England and Poland's draw came exactly 39 years to the day since the game that would define a generation.
It was the match that defined a generation, and that younger fans must be made aware of it. It cost the most successful England manager his job, Bobby Moore his England career and set off a chain of events that went down in folklore – and even spawned a recent movie. All because of one chilly, dark night in October 1973. England v Poland.
Of the masses of literature produced on this iconic footballing spectacle, I have yet to find one which properly contextualizes the build-up. Jan Tomaszewski’s legendary goalkeeping display is still treated as manna from heaven, heralded merely as the ultimate riposte to Brian Clough’s depiction of him as a “clown.”
And yet Tomaszewski was far from the only keeper to wow the crowds with both ability and good fortune at Wembley that year. On that very Wembley turf not five months before, Sunderland’s Jim Montgomery had pulled off the most astonishing double-save in FA Cup Final history, as his underdog Black Cats clung on to beat mighty Leeds. Ominously, three of the unlucky Leeds side who watched him do it would be lining up against Tomaszewski – Madeley, Hunter and Clarke. As far as Wembley was concerned, 1973 was not only the Year of the Underdog, but the Goalkeeping Underdog aswell.
Furthermore, Clough was unfairly pilloried for apparent gross underestimation of Tomaszewski. Were he in his Derby job, he might not even have found time to do the interview. As it happened, he was sacked two days before the tie, meaning not only that he was inundated with interview requests, but poured all his bitterness into them. Suddenly unemployed on the eve of the England match, his insult towards Tomaszewski was one borne of grouchiness and publicity seeking, doubtless to let other chairman know he was still out there waiting to be employed.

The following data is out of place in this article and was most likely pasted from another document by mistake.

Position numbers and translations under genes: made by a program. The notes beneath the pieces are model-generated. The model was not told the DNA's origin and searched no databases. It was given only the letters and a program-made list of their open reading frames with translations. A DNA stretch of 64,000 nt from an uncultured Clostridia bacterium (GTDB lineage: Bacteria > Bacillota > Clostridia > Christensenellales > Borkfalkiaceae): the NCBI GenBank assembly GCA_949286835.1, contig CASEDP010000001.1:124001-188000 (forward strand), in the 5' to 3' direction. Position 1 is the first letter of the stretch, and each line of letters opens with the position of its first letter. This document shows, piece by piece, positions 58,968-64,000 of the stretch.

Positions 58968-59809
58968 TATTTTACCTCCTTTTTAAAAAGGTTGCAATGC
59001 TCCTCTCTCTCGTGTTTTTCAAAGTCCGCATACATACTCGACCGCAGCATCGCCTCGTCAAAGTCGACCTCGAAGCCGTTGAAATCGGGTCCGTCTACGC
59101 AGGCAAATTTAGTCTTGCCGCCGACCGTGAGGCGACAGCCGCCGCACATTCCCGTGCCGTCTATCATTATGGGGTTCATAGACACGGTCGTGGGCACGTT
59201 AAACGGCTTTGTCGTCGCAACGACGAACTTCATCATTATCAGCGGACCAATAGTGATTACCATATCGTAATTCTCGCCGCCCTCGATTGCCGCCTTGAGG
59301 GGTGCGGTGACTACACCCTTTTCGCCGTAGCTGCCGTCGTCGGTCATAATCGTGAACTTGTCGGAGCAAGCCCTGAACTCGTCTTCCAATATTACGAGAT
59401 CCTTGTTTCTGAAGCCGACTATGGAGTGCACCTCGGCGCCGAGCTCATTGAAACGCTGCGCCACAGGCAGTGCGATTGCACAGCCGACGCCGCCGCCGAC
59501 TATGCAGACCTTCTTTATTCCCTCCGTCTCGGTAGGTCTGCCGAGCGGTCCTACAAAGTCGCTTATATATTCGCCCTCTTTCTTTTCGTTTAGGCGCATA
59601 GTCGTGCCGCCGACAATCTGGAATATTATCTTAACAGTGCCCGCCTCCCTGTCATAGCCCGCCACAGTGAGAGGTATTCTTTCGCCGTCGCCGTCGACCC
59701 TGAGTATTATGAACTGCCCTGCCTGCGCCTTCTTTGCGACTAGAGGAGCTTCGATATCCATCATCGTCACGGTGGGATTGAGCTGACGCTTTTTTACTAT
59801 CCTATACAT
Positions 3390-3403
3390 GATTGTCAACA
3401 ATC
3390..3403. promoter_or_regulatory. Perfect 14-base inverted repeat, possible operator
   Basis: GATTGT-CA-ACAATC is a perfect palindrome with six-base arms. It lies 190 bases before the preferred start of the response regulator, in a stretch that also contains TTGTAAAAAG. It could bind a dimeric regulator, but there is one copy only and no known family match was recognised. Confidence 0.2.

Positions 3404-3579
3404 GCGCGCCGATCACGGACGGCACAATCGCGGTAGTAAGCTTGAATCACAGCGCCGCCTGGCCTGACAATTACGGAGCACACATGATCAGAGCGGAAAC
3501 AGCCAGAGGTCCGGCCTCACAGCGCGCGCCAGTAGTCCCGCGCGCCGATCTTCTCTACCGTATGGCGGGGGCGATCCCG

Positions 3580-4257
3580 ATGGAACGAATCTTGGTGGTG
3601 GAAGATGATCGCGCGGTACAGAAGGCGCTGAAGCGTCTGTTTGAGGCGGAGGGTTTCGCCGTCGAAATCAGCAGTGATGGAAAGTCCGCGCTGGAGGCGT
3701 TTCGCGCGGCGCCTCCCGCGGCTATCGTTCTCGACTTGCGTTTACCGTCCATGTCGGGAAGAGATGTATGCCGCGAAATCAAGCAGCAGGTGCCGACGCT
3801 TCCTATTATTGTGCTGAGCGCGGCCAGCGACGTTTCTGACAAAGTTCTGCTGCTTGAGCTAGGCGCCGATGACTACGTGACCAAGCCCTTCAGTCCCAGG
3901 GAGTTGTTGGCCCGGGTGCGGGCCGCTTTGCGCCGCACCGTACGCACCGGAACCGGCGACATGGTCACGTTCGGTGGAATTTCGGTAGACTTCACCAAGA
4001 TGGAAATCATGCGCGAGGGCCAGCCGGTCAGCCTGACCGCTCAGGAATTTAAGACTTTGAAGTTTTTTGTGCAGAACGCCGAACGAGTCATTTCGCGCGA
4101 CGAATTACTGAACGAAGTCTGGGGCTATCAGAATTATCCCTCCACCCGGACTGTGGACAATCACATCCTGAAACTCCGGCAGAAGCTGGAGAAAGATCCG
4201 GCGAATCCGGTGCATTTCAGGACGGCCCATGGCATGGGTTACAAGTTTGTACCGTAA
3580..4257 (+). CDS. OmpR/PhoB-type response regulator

What was certain was that England, as a team and as a nation, underestimated Poland in a way that only that era could have made possible. Alf Ramsey’s men had not needed to play a World Cup Qualifier for eleven years prior to 1972, having hosted and won the tournament in ’66, thus given a bye to the finals on both occasions. Their 1970 defeat, the depression of which some have attributed to Labour’s election loss the next day, was put down to Gordon Banks’ food poisoning and Peter Bonetti’s nerves. In the minds of the vast majority at Wembley that night, and huddled round the TV sets at home, England were still World Champion material with a world-beating manager at the helm. As far as opponents were concerned, anyone east of Germany was expected to be beaten with embarrassing ease.
Poland certainly felt looked down upon in that way as they took to the Cauldron of Noise, filled with 100,000 frenetic fans fresh in the knowledge their side had never lost a World Cup Qualifier at home. Goalkeeper Tomaszewski, having digested the shouts of “animals!” from a raucous bunch near the touchline, soon noticed some England stalwarts were chewing gum. “It was like they expected to go 3-0 up in no time and then toy with us,” he told Polish TV many years later.
That England should not have felt that way was evident from their display in Chorzow four months earlier, when Poland had given them the rudest of awakenings in front of a beer-fuelled socialist crowd. Bobby Moore, in particular, had endured a nightmare, possibly turning the first into his own net from a free-kick, before getting hopelessly caught in possession for the second on 47 minutes. Alf Ramsey promptly dropped him on the assurance that Moore would be made captain for the 1974 World Cup Finals. It was a decision that the iconic manager would be left to question the moment Norman Hunter missed THAT tackle with Greg Lato.
By that stage, of course, the white shirts of England were expecting to be home and dry, and Tomaszewski might have been thinking the same. The Three Lions, quite simply, played brilliantly, and looked far the superior side from the outset. The onslaught began when Martin Peters, the only surviving member of the 1966 Final, chipped a free-kick towards Roy McFarland, who slid the ball across goal for long-haired Micky Channon to rattle the post. Moments later a lofted ball from blond bombshell Colin Bell found Martin Peters on the right, whose hanging cross was miskicked by a clumsy combination of Clarke and Channon. Clarke was presented with an even better chance shortly after, but couldn’t quite get the turn on his dogged red-shirted marker just yards from goal. From the resultant corner, McFarland again found himself hacking away at the ball just yards from goal, the clearance finding its way to Tony Currie whose blaster thudded off Channon and landed inches over Tomaszewski’s bar.